Apple lawyers have apparently been busy for the past few months destroying iPhone clone sellers in the UK who have been supplying copycat Chinese iPhones over the Internet. One casualty, which is now all but bankrupt, is Digital Playworld which received the full frontal assault of an army of Apple legal Rottweilers who, in the words of Simon Rimmer, Digital Playworld’s managing director, ‘came at me all guns blazing, big bully boy tactics’.
It seems that Mr Jobs’ henchmen were not best pleased that the clone products ‘created the same overall impression’ as the Apple products. According to Rimmer -
“Apple also stated that they were the owner of Unregistered Community Design Rights in its iPhone, iPod Touch and other products. They stated that “The similar [sic] between the products and their Designs is striking, In particular they said that my iClone products – which they listed in their letter – created the same impression as several of their Apple Community Registered Designs. They claimed that I acknowledged this similarity by using phrases such as ‘iPhone style’, ‘in the style of iPhone’ and ‘looks very like the iPhone’ in my descriptions.
Moreover, Apple also claimed that I was misrepresenting to the public that the products I sold were ‘associated or licensed’ by Apple thereby causing them damage. This was despite the descriptions actually stating that these phones were NOT Apple iPhones”
As a small business, Rimmer felt he had no choice but to settle rather than put up a financially crippling legal defence, and so he settled out of court. The terms of the settlement are interesting –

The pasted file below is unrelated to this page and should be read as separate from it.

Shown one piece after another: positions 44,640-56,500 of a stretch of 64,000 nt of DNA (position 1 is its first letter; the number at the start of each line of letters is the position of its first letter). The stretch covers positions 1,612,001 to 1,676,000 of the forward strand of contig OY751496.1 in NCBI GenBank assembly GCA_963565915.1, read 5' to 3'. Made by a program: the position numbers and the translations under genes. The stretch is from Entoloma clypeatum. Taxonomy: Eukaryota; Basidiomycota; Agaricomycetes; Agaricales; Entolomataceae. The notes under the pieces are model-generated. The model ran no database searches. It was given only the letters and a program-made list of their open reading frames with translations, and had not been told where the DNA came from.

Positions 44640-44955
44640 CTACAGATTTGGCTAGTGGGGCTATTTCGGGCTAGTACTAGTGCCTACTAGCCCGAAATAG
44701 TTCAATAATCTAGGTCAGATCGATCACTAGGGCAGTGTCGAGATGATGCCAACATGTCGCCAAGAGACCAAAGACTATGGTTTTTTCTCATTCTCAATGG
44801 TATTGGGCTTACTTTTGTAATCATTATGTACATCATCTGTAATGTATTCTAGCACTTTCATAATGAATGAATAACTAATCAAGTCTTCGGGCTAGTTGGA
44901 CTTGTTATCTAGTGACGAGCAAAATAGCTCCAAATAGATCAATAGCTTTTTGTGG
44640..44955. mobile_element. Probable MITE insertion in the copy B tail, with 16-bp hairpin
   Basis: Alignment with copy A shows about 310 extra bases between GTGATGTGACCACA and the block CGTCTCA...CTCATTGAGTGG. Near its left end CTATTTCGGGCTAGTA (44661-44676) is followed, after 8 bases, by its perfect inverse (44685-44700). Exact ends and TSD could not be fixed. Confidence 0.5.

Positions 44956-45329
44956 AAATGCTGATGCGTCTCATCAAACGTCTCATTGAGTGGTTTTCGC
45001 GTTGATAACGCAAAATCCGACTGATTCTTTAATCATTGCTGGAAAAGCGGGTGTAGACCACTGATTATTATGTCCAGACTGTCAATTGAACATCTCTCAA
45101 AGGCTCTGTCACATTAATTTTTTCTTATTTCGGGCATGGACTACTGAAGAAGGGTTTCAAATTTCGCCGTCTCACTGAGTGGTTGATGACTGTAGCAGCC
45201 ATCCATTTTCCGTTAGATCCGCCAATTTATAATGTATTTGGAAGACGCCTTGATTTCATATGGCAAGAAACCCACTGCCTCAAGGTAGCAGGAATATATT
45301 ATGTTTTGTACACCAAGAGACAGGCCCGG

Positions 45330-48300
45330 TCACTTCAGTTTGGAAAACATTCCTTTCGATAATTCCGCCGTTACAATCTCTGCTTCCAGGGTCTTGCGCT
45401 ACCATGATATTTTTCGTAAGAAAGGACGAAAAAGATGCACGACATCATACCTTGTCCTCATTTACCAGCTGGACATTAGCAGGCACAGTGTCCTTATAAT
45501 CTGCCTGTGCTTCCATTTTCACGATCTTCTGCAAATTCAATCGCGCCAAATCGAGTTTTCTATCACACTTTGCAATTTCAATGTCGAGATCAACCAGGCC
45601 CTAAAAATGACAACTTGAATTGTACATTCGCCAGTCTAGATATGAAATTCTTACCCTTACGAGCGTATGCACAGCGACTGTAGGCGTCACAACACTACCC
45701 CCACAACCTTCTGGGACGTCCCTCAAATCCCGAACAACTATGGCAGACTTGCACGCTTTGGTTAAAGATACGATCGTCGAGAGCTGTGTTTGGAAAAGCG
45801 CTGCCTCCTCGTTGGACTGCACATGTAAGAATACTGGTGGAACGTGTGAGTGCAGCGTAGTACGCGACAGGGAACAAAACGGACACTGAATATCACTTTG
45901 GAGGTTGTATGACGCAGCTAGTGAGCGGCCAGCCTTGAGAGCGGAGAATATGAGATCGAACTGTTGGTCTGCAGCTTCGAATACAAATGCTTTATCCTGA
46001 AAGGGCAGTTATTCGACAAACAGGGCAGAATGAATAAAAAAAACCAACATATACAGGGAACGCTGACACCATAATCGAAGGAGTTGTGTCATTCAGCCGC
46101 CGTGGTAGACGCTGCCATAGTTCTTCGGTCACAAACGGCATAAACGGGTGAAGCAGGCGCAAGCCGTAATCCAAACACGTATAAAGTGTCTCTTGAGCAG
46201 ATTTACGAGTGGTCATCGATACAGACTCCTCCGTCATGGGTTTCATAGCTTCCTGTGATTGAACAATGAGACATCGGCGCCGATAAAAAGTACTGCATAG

“In order to settle out of court I had to take several undertakings, which
included amongst other things:
Remove all said items from my site (or any other sites) and stop selling
Sign an oath that I would not offer to sell, market, import or stock ANY
products which are strikingly similar in design to Apple’s registered
Deliver to Apple’s legal team all remaining products in my possession,
suppliers details, prices paid for them, numbers imported, marketed and
I had to pay a contribution to their legal expenses AND damages.
So after all the costs and losing stock, I am as good as broke now!”
Now this may seem like justice gained for the giant Cupertino megacorps, and while it’s clear that some of the clones were indeed guilty of straight up IP theft – er…sticking an Apple logo on the back of the handset, copying the icons and making the box look identical to the original iPhone box is not clever at all, OK Mr Chinese gentlemen? – it’s interesting to see that Apple made Rimmer remove all clones from his site, even the ones which had no real link to the original apart from the fact that they both had black touchscreens and a power on button.
And as for signing an oath never to sell ANY products which are strikingly similar to Apple’s designs? Hmm…that sounds like something straight out of the Microsoft playbook. How are you to define similar? What happens if a product design pre-dates Apple’s design, can he not sell it?
The moral of this story is don’t mess with black roll-neck sweater wearing dudes, no matter how cuddly they look on stage.